View A Video of this Breakfast
Our September speaker, Joan Trumpauer Mulholland, is a true hero of the American civil rights movement of the 1960’s. At only 18 years of age, Joan left home in Arlington, Virginia to join the mostly college-aged “Freedom Riders” in their efforts to integrate the bus stations, lunch counters and schools of the deep south.
(Note - Whether or not you are able to attend the meeting, we encourage you to watch "An Ordinary Hero - The True Story of Joan Trumpauer Mulholland" on Amazon Prime or DVD.)
At age 18, Joan became active in the civil rights movement as a freshman at Duke University. When she was arrested in a peaceful sit-in, officials at Duke thought she might be "mentally ill" and forced her to call her parents. She left Duke and returned to her home in Arlington, VA where she stayed active much to the disappointment of her segregationist parents.
At age 19, Joan joined Stokeley Carmichael and others on a trip that ended in Jackson, Mississippi where she and other activists were arrested and jailed for a peaceful sit-in in the Jackson bus station. Most of the group spent two months in a crowded cell on death row at the infamous Parchman Penitentiary in Mississippi, but Joan stayed a month longer than most to pay off the remainder of her $200 fine at a rate of $3 per day.
Joan's mug shot after her arrest in Jackson, Mississippi. The photo drew special interest because it told the story of a young, white woman protesting racial inequality in the south.
By age 20, Joan had become the first white woman to enroll in Tougaloo College near Jackson, Mississippi. There she met Medgar Evers and Dr. Martin Luther King. When Dr. King came to the College, it was Mulholland who escorted him to the science building where he was to speak. While a student at Tougaloo, Mulholland was the first white student accepted into Delta Sigma Theta Sorority.
At age 21, Joan attended a peaceful sit-in at the lunch counter at a Jackson Woolworth's store. When a young protester was thrown to the floor and beaten and kicked, she stepped forward to fill his seat. (Joan is in the center seat at the counter in the photo below).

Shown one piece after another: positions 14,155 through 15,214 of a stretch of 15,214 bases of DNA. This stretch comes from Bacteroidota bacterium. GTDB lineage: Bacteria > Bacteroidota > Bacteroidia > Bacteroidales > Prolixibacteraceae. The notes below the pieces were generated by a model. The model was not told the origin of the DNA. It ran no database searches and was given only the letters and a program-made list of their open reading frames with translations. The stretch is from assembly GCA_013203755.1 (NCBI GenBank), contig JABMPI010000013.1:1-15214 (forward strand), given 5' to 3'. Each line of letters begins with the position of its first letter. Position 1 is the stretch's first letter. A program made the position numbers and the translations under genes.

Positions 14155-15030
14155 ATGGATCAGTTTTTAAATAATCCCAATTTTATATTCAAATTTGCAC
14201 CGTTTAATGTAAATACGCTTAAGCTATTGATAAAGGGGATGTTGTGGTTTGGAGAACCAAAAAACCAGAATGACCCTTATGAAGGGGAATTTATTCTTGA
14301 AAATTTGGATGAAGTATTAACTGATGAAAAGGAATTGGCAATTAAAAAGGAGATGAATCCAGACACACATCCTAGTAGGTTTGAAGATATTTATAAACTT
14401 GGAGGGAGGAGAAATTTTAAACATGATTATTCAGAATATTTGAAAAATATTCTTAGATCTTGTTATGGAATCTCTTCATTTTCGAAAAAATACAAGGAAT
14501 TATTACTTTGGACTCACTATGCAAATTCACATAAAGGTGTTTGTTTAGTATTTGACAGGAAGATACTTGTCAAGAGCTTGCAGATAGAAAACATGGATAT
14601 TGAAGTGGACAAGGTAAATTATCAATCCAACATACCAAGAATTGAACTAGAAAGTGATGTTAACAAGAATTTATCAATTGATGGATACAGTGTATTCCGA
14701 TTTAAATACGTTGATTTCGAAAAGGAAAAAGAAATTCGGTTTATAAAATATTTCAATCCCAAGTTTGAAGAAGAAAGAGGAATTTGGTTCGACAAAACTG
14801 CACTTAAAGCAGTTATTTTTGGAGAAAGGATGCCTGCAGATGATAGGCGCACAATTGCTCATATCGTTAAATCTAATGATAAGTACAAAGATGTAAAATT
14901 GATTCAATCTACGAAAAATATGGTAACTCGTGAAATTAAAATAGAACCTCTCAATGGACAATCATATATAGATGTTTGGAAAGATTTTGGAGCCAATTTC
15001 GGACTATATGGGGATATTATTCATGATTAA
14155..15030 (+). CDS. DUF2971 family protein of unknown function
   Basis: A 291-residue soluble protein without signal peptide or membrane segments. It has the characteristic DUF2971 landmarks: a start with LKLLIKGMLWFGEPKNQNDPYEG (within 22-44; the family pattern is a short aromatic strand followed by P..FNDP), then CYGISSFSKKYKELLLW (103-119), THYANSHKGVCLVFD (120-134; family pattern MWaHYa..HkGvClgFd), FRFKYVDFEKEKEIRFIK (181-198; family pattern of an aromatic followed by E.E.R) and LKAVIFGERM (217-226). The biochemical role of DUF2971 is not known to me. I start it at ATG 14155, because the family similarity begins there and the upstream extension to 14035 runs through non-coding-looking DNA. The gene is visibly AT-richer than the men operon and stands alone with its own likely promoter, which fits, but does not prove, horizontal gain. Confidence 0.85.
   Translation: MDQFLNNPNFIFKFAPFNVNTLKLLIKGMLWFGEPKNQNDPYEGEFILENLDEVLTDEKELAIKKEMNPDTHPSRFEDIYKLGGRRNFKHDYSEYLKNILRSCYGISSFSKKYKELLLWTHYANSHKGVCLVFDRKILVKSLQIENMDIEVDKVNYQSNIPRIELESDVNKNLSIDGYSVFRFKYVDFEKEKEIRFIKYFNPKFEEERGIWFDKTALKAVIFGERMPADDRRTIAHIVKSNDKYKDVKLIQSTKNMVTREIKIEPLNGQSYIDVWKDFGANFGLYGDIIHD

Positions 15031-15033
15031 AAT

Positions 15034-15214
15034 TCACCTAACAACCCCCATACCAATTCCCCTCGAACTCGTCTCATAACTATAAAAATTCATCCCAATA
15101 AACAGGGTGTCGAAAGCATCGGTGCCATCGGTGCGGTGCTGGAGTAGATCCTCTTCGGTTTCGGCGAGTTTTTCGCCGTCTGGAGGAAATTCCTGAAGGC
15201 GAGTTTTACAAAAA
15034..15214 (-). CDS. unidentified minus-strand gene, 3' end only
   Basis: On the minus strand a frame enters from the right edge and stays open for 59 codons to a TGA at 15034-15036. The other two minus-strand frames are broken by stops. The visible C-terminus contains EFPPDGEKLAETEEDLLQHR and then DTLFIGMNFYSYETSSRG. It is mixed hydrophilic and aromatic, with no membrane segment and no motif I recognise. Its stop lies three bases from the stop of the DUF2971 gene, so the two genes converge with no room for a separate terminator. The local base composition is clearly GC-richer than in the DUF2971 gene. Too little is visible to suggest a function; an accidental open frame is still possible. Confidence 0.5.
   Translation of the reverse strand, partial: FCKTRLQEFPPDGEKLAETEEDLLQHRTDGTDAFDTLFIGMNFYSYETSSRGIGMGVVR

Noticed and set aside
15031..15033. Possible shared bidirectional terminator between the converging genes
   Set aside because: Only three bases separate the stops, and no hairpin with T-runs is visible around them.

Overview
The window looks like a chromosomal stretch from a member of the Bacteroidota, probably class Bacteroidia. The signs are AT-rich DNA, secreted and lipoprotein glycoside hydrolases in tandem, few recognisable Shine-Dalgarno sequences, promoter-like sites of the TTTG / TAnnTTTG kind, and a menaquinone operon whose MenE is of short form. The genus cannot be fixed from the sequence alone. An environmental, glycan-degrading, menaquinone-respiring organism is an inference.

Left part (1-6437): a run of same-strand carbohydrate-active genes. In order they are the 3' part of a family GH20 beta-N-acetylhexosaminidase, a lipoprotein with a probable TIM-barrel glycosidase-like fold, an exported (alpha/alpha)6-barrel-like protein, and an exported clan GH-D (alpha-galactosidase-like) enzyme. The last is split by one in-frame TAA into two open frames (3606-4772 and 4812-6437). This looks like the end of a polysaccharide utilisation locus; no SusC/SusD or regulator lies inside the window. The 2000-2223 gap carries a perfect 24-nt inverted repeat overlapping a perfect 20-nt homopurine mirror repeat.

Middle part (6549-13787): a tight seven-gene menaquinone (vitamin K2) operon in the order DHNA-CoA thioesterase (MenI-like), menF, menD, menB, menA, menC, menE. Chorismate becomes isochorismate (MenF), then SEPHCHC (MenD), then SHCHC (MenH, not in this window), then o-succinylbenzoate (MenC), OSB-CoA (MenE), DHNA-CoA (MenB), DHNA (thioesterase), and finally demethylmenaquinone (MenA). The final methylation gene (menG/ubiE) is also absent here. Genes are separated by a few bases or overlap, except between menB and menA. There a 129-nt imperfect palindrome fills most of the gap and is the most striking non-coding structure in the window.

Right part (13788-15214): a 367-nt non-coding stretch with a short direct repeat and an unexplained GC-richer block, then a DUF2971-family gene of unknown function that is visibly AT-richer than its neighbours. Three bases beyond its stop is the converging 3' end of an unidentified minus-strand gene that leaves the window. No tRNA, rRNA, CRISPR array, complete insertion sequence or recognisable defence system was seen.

After being pulled from the counter and dragged outside by her hair, Joan pushed through the crowd to return to her seat. She and other protesters were cursed, called names and covered in sugar and condiments by a mob that surrounded them.
Later that year, Joan the death of the 4 children killed in the 16th Street Baptist Church bombing in Birmingham, Alabama. She carried a momento from the bombing in her purse for many years to remind her of the day.
At age 22, Joan met with Michael & Rita Schwerner in Philadelphia, Mississippi to provide an “orientation" on what you need to know about being safe as a white activist in the state of Mississippi. The next day, Michael and two other field/social workers from the Congress of Racial Equality (CORE) were murdered members of the Ku Klux Klan. The murders were the subject of the movie, Mississippi Burning.
Joan returned to Arlington, VA and where she worked at the Smithsonian Institution, the United States Department of Commerce, and the Justice Department, before teaching English as a second language until she retired. Today, she makes appearances supporting the mission of the Joan Trumpauer Mulholland Foundation whose goal is to end racism through education. The foundation was founded by Loki Mulholland, one of Joan's five sons.
While Joan has always been reluctant to discuss her accomplishments, she has received some of the reconition she deserves. Along with President Clinton, Medgar Evers and Congressman John Lewis, Joan is a recipient of the "I AM A MAN" award presented to those who have played a major role in keeping Dr. Martin Luther King's "dream" alive.
Her story has been told in the documentary "An Ordinary Hero - The True Story of Joan Trumpauer Mulholland" (available on Amazon Prime).
She has also received the 2019 International Civil Rights Museum Trailblazer Award, Delta Sigma Theta Sorority, Incorporated Annual Award of Honor and the Anti-Defamation League Annual Heroes Against Hate Award.
Home Contact Us Previous Events
1801 E. Cary Street - Richmond, VA 23223 - 804-986-1403